Florida Hotels & Resorts Booking Tips We've broken down the hotel selection process to make it easier for you to find the best hotel for your trip.

Florida Hotels & Resorts Booking Tips

Choosing the right hotel is always a trying task, and with the enormous number of promotions, deals and programs out there, it can be downright overwhelming. It doesn’t help that these days most hotels have Web sites full of tantalizing photos and slick promotional copy that make you believe you’ll be bathed in luxury as soon as you step foot into the lobby. How can you tell if a hotel will live up to its own hype — and, more importantly, if it’s the right hotel for you?

Since every traveler has different needs when searching for a hotel, you’ll need to ask yourself what’s most important to you. Whether you’re looking for a great deal, a great location or a great B&B, we’ve broken down the hotel selection process to make it easier for you to find the best hotel for your trip.
What Matters Most?
Before beginning your search, ask yourself what type of accommodations you want and what your budget will permit. Does location trump price, or are you limited to hotels under $150 a night? Do you need a hotel with a pool for the kids, or would you rather stay at a small property with lots of local charm?

Once you’ve decided on your top priority, then you can make a more targeted search. Following are the most common determining factors in choosing a hotel, as well as tips for finding properties that suit each particular need.

Price: Nearly every major booking engine gives you the option to sort your results by price. Don’t limit yourself to the big three (Expedia, Travelocity and Orbitz) — you should also pay a visit to aggregator sites like Kayak and Sidestep, and lodging sites like Hotels.com and PlacestoStay.com. And don’t forget to check our very own discount hotel deals! You can use our booking engine at the top of this page to locate the best deals.

Tip: Use the booking engines to see what’s available and test rates at the properties you’re interested in, and then go straight to the hotel’s Web site to book directly — most hotels guarantee you the lowest rate when you book on their site, and will match a lower price you find elsewhere.

If price is your only concern, you may want to try bidding on Priceline.com, where you won’t see the name of your hotel (only the star rating) until you’ve actually booked it.

Location: All the major booking sites allow you to view search results on a map so you can see which ones are right on the beach or in the neighborhoods you prefer. Many, including Expedia and Hotels.com, also have the extra capability of searching for and mapping a hotel in relation to a particular point of interest, such as Times Square or the San Diego Zoo. Good old-fashioned guidebooks are another good source for finding hotels in a certain location, as hotels are often listed by neighborhood and plotted on a city map.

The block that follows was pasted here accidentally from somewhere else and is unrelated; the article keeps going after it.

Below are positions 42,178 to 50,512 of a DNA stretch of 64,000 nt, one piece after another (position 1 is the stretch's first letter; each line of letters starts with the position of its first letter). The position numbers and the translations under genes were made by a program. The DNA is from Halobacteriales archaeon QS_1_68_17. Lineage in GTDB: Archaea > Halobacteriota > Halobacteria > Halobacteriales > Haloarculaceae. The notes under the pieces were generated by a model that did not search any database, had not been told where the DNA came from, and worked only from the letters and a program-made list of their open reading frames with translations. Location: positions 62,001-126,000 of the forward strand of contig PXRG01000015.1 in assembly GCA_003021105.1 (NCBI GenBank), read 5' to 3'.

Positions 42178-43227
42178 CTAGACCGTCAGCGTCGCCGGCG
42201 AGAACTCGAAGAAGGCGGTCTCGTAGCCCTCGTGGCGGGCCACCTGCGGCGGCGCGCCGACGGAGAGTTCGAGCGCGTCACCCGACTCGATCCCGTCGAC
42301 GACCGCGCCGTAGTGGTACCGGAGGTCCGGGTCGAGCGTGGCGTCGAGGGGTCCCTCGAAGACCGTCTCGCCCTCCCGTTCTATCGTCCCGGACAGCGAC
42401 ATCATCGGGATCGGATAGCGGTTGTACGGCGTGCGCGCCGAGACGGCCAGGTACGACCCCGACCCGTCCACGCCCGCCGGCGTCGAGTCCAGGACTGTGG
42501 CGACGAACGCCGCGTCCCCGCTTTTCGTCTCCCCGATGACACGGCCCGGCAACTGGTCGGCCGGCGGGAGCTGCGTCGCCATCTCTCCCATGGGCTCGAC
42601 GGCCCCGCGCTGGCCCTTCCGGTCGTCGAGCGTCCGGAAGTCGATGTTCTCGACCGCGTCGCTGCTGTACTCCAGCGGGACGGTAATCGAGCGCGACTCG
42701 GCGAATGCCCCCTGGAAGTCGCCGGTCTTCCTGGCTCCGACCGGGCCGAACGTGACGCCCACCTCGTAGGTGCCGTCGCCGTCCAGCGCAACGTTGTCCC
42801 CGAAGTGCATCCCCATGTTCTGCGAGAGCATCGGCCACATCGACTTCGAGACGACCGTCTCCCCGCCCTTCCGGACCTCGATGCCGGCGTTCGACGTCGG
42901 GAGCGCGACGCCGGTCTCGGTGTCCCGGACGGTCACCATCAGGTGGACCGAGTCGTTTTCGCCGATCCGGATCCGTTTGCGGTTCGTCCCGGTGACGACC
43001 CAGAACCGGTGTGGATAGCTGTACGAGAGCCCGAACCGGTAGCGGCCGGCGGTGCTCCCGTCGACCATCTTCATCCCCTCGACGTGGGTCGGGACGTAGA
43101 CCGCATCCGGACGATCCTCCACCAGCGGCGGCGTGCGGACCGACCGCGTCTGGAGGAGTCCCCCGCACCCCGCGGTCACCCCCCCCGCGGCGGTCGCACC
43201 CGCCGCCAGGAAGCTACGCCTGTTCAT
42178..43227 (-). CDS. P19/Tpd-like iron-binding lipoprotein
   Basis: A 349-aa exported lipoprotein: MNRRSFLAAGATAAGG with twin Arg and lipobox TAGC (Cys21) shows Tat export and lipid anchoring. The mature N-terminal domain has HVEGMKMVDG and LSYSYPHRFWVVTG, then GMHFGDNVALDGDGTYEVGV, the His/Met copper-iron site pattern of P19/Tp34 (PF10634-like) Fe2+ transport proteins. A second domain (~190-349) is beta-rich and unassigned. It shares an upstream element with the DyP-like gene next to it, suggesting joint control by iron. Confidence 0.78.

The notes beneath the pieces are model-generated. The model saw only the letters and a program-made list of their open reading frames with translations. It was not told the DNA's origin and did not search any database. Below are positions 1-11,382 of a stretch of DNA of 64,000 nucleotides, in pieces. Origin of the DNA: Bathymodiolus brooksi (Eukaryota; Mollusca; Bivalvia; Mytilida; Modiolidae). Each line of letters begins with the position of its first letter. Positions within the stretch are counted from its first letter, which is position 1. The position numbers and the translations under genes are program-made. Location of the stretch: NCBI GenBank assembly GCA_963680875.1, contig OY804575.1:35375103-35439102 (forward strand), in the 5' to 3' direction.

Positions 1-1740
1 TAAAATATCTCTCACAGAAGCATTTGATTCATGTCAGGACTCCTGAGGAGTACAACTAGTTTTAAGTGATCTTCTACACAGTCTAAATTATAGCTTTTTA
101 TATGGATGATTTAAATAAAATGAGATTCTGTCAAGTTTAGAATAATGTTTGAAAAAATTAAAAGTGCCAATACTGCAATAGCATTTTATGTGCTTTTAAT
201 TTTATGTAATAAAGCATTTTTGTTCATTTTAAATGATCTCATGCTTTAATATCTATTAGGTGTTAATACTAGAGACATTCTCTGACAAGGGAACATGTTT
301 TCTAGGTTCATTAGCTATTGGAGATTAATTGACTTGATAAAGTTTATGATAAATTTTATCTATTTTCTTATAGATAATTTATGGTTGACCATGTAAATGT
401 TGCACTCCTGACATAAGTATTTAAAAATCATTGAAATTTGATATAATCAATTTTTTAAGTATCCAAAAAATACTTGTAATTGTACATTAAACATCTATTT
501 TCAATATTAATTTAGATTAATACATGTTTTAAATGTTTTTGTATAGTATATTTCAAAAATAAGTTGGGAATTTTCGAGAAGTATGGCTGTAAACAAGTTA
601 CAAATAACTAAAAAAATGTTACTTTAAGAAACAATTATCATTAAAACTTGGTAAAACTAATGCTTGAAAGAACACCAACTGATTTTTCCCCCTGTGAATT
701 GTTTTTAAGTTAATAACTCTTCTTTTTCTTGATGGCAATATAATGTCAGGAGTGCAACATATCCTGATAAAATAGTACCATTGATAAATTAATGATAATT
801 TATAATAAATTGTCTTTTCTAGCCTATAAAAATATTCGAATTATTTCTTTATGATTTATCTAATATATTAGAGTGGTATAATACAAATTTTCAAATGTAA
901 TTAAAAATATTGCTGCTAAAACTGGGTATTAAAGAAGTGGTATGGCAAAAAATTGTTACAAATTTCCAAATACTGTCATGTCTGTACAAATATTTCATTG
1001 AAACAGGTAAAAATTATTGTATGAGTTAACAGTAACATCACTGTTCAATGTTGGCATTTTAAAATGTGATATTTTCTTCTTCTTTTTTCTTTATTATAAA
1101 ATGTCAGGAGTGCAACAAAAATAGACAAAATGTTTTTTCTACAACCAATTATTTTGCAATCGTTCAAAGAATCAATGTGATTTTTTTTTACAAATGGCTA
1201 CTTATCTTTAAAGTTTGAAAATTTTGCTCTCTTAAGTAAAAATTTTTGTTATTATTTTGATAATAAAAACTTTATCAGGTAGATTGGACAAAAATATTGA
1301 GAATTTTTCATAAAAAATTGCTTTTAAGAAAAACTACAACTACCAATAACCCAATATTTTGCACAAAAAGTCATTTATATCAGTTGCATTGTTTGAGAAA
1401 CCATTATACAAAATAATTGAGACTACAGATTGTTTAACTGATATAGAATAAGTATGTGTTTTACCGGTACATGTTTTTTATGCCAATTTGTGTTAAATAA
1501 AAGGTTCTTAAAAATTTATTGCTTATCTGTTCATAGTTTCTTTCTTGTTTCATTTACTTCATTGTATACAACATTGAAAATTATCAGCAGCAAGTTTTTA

Amenities: Most of the major hotel booking engines allow you to specify certain amenities when you’re searching, such as a fitness center, swimming pool or restaurant. Travelocity makes the process easier by allowing you to compare up to four hotels side by side so you can easily weigh such factors as star ratings, amenities, rates and room types.

Family-Friendliness: If you’re taking the kids on your next trip, you’ll want to check for both special deals and family-friendly policies. Your first stop for family hotel and resort reviews should be our brand-new family travel site, FamilyVacationCritic.com; we also love the hotel reviews at WeJustGotBack.com. For bargains, check out Family Vacation Critic’s family travel deals and our own family deals.

Luxury: Looking to go luxury? You’ll find the creme de la creme in groups like the Leading Hotels of the World, the Five Star Alliance and Boutique Hotels & Resorts International.

Ambience and Local Flavor: If you’d rather avoid the big chains, you’re in luck — there are many B&B’s, inns and small independent hotels that don’t appear on the major booking engines. However, finding them can take a little time and ingenuity, as Traveler’s Ed explains in Finding Hidden Hotel Hideaways. For a roundup of non-hotel lodging, including vacation rentals and home exchange, see Ditch the Hotel: 10 Alternative Ways to Stay. And if you’re looking for something truly different — like a treehouse or an igloo.

Loyalty Programs and Frequent Flier Miles: If you travel a lot or if you’re a member of a frequent flier program, it may be worth your while to join a hotel loyalty program. Not only can you earn points toward a future hotel stay, but you may also be able to accumulate airline miles if your hotel is partnered with your frequent flier program. Check your hotel or airline Web site to see a list of qualifying partners. Many programs also allow you to redeem points for other purchases, such as cruises, car rentals and entertainment.

Eco-Friendliness: Travelers who are looking to minimize their environmental impact can search for green hotels through a number of organizations, including Green Globe and the Green Hotels Association.